Pressure vessels are subject to deterioration processes, such as corrosion and fatigue. If left unchecked these deterioration processes can lead to failure; therefore, inspections and repairs are performed to mitigate this risk. Oil and gas facilities often have regular scheduled shutdown periods during which many components, including the pressure vessels, are disassembled, inspected, and repaired or replaced if necessary.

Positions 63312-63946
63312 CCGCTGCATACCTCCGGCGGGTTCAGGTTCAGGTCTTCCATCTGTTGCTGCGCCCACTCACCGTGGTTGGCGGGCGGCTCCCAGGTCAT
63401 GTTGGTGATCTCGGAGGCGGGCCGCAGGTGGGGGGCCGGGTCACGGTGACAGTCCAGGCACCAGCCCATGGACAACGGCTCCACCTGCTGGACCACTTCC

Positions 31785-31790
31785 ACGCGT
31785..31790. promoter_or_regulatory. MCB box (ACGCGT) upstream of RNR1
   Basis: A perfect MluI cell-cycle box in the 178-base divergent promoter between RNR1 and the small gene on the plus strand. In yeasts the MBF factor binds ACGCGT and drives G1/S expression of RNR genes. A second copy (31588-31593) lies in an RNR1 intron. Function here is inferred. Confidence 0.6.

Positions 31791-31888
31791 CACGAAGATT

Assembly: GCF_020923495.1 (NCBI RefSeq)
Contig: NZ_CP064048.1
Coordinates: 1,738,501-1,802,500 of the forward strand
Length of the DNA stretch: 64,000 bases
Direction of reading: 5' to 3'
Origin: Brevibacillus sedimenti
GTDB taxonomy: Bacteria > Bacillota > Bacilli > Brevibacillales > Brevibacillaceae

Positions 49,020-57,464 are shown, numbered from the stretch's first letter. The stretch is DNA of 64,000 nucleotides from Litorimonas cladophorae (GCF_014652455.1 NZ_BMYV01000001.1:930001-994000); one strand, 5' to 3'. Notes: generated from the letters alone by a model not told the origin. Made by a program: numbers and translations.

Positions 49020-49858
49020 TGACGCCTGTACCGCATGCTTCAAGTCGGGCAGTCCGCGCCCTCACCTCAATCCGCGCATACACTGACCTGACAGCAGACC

The objective of this paper is to perform a decision analysis to determine the best course of action for an operator to follow after a pressure vessel is inspected during a shutdown period. If the pressure vessel is inspected and an unexpectedly deep corrosion defect is detected an operator has two options: schedule a repair for the next shutdown period, or perform an immediate unscheduled repair. A scheduled repair is the preferred option as it gives the decision maker lead time to accommodate the added labour and budgetary requirements. This preference is accounted for by a higher cost of immediate unscheduled repairs relative to the cost of a scheduled repair at the next shutdown. Depending on the severity of deterioration either option could present the optimal course of action. In this framework the decision that leads to the minimum expected cost is selected. A stochastic gamma process was used to model the future deterioration growth using the historical inspection data, considering the measurement error and uncertain initial wall thickness, to determine the probability of pressure vessel failure. The decision analysis framework can be used to aid decision makers in deciding when a repair or replacement action should be performed. This method can be used in real time decision making to inform the decision maker immediately post inspection. A numerical example of a corroding pressure vessel illustrates the method.

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